Potter’s Cay – located in the harbour just underneath the bridge of traffic leaving Paradise Island is a little spot called Potter’s Cay. By day it’s a place to grab a bite, buy fresh produce and seafood, by night the atmosphere changes. Each of the tiny bars/restaurants is cranking music full blast, people spill out onto the street and essentially it becomes one big party.
We liked coming here because it was just a walk across the bridge for a quick dinner and to be honest we came mostly for the sky juice (it’s a blend of gin, coconut water and sweetened milk and it’s deadly). You won’t find many tourists here (read: maybe two on the whole street) but safety was never an issue for us. I wouldn’t go alone though, that’s for sure.
On our last full day in The Bahamas we went on an all day excursion with Powerboat Adventures to a grouping of islands called The Exumas. This day trip is well worth the $200 price tag and completely exceeded our expectations.
You leave in the morning on a super fast boat and your first stop is Allen’s Cay, home to an endangered species of iguana. They come running to shore when they hear the boat because they know they’re getting their favourite snack – grapes! Find a stick and feed some iguanas, it’s so much fun!
Next stop is Ship Channel Cay, a private island owned by the tour company. And this is what you see when you get off the boat.
The entire day felt like a blur (oh, did I mention it’s an open bar?) and went by so quickly. The stingrays showed up rather quickly, followed by the sharks, and both groups were hungry.
This was the second or third pass the stringrays made so my screams had largely subsided. It was really cool to feel the animal hoover up the piece of fish from my hands though.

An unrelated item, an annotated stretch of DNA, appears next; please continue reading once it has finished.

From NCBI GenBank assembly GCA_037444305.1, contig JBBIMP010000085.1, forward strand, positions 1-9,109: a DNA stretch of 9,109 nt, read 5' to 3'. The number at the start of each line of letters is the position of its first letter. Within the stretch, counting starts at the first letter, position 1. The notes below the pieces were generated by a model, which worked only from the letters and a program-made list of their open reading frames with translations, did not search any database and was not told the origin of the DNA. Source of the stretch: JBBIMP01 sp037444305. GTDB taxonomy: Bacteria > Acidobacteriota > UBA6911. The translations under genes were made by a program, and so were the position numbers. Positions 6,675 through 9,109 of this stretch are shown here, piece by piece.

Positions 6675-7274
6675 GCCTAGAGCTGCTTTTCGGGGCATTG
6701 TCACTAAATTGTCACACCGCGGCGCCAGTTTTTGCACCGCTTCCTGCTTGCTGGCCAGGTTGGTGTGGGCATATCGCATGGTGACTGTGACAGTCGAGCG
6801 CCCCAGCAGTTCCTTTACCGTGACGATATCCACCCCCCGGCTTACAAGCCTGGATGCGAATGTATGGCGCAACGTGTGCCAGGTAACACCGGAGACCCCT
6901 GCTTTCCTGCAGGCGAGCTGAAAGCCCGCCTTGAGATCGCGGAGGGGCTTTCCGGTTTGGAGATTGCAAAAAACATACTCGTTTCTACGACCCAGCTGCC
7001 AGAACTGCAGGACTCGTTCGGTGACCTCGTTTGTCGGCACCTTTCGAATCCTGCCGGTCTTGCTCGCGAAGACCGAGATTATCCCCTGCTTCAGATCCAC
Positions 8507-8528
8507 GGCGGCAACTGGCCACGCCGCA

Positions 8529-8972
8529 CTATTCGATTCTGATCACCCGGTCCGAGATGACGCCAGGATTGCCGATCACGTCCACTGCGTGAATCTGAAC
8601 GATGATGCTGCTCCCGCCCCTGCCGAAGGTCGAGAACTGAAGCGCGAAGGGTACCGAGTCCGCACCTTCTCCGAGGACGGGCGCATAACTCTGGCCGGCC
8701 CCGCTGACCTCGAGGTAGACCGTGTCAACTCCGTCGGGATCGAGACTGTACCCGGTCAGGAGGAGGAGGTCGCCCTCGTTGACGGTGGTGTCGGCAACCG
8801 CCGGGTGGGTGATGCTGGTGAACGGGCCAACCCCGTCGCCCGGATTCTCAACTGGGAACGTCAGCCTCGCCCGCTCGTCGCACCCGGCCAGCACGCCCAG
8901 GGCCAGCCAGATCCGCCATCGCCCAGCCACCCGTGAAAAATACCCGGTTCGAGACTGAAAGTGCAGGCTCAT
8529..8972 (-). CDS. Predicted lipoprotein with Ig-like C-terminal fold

Ok, this is one of the most exciting parts of the day, the shark feeding. There were about 10-12 sharks in total, lemon and reef sharks. In the vid you may notice that they got pretty close to us, I would say no more than 8 ft away. That may be why I sound like a tool in the vid, I was really excited to be that close to the animals. There was one point where all the other watchers took a big step back as the sharks got closer and I took a step forward.
After all this excitement, we ate lunch which was one of the best meals we had all week, this company really knows how to treat you right. We then went snorkeling and were accompanied by a couple of the sharks (maybe they were still hungry). I was no further than 15 feet from a full size lemon and reef shark and it was one of the best moments of my life.
After that we got to hang out and relax so we made the most of our last beach day and soaked up the rays. I was so sad when they sounded the horn and we had to make our way back to the boat. One of our new friends snapped this pic of us just as we were boarding (note: do not sit at the front of the boat unless you wanted to be soaked the entire ride back to Nassau.)
That wraps up our trip to The Bahamas. It’s a country full of adventure and fun and I’ll never forget it. I really miss my tan.
(*Note: reviews are my own and I was not compensated by any company to review their products or services.)